05-22-2008, 10:22 PM
I drove home with the dog on the front seat beside me. When I reached the house I honked the horn twice. I was helping my prize out of the car when Dad shuffled onto the front porch.
"Ta-da! Look what I got for you, Dad!" I said excitedly.
Dad looked, then wrinkled his face in disgust. "If I had wanted a dog I would have gotten one. And I would have picked out a better specimen than that bag of bones. Keep it! I don't want it" Dad waved his arm scornfully and turned back toward the house.
Anger rose inside me. It squeezed together my throat muscles and pounded into my temples. "You'd better get used to him, Dad. He's staying!" Dad ignored me. "Did you hear me, Dad?" I screamed. At those words Dad whirled angrily, his hands clenched at his sides, his eyes narrowed and blazing with hate.
We stood glaring at each other like duelists, when suddenly the pointer pulled free from my grasp. He wobbled toward my dad and sat down in front of him. Then slowly, carefully, he raised his paw.
Dad's lower jaw trembled as he stared at the uplifted paw. Confusion replaced the anger in his eyes. The pointer waited patiently. Then Dad was on his knees hugging the animal.
It was the beginning of a warm and intimate friendship. Dad named the pointer Cheyenne. Together he and Cheyenne explored the community. They spent long hours walking down dusty lanes. They spent reflective moments on the banks of streams, angling for tasty trout. They even started to attend Sunday services together, Dad sitting in a pew and Cheyenne lying quietly at his feet.
Dad and Cheyenne were inseparable throughout the next three years. Dad's bitterness faded, and he and Cheyenne made many friends. Then late one night I was startled to feel Cheyenne's cold nose burrowing through our bed covers. He had never before come into our bedroom at night. I woke ****, put on my robe and ran into my father's room. Dad lay in his bed, his face serene. But his spirit had left quietly sometime during the night.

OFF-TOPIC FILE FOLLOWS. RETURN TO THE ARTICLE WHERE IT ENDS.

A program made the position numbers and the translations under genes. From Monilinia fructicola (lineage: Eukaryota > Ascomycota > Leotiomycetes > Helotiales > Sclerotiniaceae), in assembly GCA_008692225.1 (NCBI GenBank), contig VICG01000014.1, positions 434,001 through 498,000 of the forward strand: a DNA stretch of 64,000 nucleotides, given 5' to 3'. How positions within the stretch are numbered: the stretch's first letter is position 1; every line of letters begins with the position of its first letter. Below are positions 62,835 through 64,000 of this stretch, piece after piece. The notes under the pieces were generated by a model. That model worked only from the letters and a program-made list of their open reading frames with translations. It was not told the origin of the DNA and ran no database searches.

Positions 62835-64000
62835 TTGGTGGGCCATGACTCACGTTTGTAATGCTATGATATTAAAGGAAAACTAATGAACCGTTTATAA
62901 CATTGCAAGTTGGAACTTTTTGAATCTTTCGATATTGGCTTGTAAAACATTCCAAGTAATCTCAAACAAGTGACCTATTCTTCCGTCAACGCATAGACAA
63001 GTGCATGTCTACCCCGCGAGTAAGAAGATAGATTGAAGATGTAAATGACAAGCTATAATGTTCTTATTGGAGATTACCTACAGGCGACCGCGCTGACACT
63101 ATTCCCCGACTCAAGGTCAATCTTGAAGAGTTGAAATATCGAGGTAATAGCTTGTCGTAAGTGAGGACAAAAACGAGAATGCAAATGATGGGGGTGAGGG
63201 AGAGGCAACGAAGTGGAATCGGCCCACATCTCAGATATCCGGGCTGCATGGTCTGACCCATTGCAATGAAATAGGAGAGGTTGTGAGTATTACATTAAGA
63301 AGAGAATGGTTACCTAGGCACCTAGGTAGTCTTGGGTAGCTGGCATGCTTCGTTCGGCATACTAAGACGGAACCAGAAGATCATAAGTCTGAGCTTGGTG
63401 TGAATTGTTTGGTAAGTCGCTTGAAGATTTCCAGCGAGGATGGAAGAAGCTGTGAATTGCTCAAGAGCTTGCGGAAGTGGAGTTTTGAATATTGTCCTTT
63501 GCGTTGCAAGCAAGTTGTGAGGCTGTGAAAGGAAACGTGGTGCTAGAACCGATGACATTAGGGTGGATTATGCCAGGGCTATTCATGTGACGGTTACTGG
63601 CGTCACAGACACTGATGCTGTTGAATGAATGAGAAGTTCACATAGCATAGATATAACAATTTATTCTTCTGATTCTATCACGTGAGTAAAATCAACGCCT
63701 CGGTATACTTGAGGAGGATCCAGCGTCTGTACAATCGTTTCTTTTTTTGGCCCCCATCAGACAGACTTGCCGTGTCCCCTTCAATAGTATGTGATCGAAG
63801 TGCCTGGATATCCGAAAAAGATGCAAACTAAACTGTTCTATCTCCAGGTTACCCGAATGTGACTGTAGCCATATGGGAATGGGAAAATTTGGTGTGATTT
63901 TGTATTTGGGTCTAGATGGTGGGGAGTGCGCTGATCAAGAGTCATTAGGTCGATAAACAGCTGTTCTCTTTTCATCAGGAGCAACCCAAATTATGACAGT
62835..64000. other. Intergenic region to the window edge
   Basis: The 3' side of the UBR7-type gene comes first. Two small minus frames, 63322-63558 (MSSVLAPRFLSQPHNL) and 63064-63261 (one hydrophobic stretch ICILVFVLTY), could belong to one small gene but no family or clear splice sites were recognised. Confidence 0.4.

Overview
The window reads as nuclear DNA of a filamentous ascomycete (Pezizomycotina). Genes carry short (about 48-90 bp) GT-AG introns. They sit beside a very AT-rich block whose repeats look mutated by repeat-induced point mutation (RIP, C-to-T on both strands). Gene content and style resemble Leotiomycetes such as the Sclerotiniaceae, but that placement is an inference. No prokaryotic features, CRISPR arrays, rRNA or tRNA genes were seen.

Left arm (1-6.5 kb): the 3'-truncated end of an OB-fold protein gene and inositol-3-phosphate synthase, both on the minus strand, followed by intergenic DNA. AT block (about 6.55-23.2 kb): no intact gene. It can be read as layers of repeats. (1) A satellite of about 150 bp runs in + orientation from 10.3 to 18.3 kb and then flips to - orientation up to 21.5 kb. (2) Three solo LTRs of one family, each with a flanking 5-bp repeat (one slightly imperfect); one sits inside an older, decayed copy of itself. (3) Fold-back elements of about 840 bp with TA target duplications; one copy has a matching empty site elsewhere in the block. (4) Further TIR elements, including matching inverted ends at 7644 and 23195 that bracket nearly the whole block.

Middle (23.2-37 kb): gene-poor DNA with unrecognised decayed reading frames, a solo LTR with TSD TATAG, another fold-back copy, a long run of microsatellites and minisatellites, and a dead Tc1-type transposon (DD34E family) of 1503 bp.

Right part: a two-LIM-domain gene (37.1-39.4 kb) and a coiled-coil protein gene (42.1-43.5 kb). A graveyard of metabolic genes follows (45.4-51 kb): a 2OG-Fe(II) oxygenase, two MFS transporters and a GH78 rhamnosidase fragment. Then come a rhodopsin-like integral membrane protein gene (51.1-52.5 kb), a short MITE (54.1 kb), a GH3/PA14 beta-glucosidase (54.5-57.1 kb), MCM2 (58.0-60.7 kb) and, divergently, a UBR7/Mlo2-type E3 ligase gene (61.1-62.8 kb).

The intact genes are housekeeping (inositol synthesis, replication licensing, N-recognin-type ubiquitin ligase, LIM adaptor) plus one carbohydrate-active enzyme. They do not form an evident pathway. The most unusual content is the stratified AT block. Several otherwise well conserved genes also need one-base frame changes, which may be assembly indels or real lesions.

Two days later my shock and grief deepened when I discovered Cheyenne lying dead beside Dad's bed. I wrapped his still form in the rag rug he had slept on. As **** and I buried him near a favorite fishing hole, I silently thanked the dog for the help he had given me in restoring Dad's peace of mind.
The morning of Dad's funeral dawned overcast and dreary. This day looks like the way I feel, I thought, as I walked down the aisle to the pews reserved for family. I was surprised to see the many friends Dad and Cheyenne had made filling the church. The pastor began his eulogy. It was a tribute to both Dad and the dog who had changed his life.
And then the pastor turned to Hebrews 13:2. "Be not forgetful to entertain strangers."
"I've often thanked God for sending that angel," he said.
For me, the past dropped into place, completing a puzzle that I had not seen before: the sympathetic voice that had just read the right article...Cheyenne's unexpected appearance at the animal shelter. . .his calm acceptance and complete devotion to my father. . and the proximity of their deaths.
And suddenly I understood. I knew that God had answered my prayers after all.
Life is too short for drama & petty things, so laugh hard, love truly and forgive quickly.
Live While You Are Alive.
Tell the people you love that you love them, at every opportunity.
Forgive now those who made you cry. You might not get a second time.
And if you don't send this to at least 4 people - who cares?
But do share this with someone. Lost time can never be found.
Being single doesn't make you weak, it means that you are strong enough to be on your own; Being alone could be a good thing, because there is no drama involved in your life, no pain, and free to do what ever you want. Life is too short to be chasing those who aren't even worth fighting for, you are worth more than that.